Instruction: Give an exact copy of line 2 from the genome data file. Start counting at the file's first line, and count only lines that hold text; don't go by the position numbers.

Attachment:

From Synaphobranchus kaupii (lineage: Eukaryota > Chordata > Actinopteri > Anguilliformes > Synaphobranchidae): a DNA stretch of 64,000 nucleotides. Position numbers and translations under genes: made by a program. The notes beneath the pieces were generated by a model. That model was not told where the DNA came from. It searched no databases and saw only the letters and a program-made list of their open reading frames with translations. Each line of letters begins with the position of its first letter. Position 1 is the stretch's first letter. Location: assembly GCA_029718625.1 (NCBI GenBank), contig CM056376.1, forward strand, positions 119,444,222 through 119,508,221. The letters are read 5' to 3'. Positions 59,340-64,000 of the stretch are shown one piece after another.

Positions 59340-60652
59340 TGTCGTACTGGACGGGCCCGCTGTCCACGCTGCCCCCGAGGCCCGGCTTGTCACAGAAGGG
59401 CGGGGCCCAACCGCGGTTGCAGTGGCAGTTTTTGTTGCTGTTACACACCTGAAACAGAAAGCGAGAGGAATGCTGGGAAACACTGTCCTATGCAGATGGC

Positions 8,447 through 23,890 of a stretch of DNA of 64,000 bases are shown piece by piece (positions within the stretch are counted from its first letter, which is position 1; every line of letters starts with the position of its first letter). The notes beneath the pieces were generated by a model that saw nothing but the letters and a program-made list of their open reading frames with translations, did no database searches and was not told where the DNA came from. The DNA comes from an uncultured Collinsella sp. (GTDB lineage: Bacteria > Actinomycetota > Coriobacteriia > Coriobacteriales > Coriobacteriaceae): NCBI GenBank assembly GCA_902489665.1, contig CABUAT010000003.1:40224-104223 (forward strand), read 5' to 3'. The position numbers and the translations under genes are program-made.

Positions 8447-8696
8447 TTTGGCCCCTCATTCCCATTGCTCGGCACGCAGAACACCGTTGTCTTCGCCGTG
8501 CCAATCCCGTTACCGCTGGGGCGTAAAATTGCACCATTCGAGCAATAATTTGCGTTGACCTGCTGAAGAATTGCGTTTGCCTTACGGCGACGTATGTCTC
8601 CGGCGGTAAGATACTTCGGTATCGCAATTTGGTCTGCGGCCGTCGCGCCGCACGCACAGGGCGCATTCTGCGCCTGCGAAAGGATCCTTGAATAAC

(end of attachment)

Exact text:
Positions 59340-60652